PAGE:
Residential versus Commercial Roofing

Residential versus Commercial Roofing
It does not take a genius to know that residential roofing and commercial roofing are different.  Roofs on all buildings ultimately serve the same purpose – providing structural support and shelter from inclement weather, and damage to roofs exposes a building and its contents to the effects of said weather.  Indeed, without proper construction and maintenance, the cost of roofing damage to both commercial and residential roofs can be significant due to the value of the property damaged and also the cost of repairs.  Nevertheless, there are considerable differences between residential and commercial roofing which is why roofing professionals tend to specialize in one or the other.  Let’s take a look at some of the common differences between residential and commercial roofing so you can better understand the fundamentals of quality roofing.


In both residential and commercial roofing, there are a variety of materials that may be utilized.  Some of the most common roofing materials used include shingles constructed of asphalt, slate, tile, or ceramic, wood shakes, metal roofing, solar shingles, and built-up roofs.  These materials may be used in either residential or commercial structures, and ultimately the choice of materials will depend on the type of roof, climate, and even budget.  Ultimately, certain materials work better in particular climates and for roof types.  Generally, commercial roofs tend to be flat while residential roofs are sloped – these differences often influence the type of materials used.  Additionally, certain roofing materials cost a lot more, so working with a professional roofing company with expertise in the roofing system you need is imperative to getting the right roof for your climate, building, and budget.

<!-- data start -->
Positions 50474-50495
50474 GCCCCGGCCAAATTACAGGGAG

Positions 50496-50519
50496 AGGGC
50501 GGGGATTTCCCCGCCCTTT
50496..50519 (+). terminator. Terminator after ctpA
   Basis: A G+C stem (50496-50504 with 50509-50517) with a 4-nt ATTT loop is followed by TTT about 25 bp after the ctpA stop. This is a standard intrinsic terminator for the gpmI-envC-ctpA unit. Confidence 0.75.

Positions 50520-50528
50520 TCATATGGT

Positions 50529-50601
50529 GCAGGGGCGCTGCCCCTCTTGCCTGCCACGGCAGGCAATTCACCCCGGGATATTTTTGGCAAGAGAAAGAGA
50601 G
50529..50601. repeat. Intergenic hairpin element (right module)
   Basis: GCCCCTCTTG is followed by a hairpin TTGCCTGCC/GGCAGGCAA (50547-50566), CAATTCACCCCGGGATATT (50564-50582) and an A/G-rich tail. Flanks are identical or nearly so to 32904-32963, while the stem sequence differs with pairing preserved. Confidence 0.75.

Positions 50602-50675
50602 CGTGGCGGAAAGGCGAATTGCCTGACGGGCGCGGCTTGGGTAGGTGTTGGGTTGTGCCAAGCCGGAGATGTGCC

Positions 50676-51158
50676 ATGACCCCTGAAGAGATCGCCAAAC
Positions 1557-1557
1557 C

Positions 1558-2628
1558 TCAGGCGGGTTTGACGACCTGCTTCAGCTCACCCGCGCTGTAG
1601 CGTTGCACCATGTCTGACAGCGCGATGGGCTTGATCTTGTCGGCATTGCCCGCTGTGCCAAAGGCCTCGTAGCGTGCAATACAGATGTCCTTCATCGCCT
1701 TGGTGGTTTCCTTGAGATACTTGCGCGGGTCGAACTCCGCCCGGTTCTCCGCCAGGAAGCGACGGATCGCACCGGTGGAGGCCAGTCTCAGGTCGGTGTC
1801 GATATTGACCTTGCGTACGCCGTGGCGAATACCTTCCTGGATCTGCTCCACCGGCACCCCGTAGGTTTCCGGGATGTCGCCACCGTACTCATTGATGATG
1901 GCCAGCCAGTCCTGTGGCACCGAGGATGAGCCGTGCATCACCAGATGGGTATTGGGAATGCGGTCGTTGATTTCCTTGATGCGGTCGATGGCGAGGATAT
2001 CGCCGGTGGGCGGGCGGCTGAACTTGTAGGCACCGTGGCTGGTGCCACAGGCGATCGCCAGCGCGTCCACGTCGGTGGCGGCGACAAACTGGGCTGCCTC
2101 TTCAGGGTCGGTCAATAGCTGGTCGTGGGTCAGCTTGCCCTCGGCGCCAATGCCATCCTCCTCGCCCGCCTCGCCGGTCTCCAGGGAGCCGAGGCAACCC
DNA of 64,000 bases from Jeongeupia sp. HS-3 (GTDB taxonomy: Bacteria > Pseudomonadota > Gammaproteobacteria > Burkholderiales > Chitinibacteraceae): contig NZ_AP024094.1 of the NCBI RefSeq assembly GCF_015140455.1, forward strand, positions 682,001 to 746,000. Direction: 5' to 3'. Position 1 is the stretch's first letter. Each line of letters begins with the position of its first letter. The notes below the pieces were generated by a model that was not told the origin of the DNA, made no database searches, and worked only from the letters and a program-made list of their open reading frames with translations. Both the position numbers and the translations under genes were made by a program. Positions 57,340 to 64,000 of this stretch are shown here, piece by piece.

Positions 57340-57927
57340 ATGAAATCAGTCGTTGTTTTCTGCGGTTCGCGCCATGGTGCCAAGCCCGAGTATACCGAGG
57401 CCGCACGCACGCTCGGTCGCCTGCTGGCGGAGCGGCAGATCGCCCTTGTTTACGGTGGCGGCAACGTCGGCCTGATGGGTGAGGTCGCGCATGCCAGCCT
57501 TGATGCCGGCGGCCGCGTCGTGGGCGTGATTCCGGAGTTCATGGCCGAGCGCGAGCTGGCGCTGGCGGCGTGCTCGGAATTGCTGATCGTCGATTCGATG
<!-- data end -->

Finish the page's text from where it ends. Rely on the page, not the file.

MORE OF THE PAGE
As mentioned, roofing design often differs between commercial and residential buildings.  Most commercial roofs feature a low slope; in fact, in many cases, commercial roofs are completely flat.  In addition, commercial roofs are usually much larger than residential roofs which also tend to feature a much steeper slope.  Flat roofs often require more frequent maintenance and repairs tend to be more extensive.  Other design factors that differ between commercial and residential roofs are equipment that may be on the roof.  For example, heavy equipment often found on commercial roofs will need to be considered when factoring the load of the roof.

Installation and Maintenance

Finally, the installation and maintenance of residential roofs is on a much smaller scale.  Typically, residential roofs are easier to install as they have fewer roofing fixtures (e.g. a chimney) and because they are much smaller.  Commercial roofing projects require professionals manage installation around features such as air flow systems, HVAC, smoke stacks, and other external fixtures.  So, as you can see, it is important to work with roofing companies that have the right skills and knowledge to deliver roofing services depending on whether you have a residential or commercial roofing system.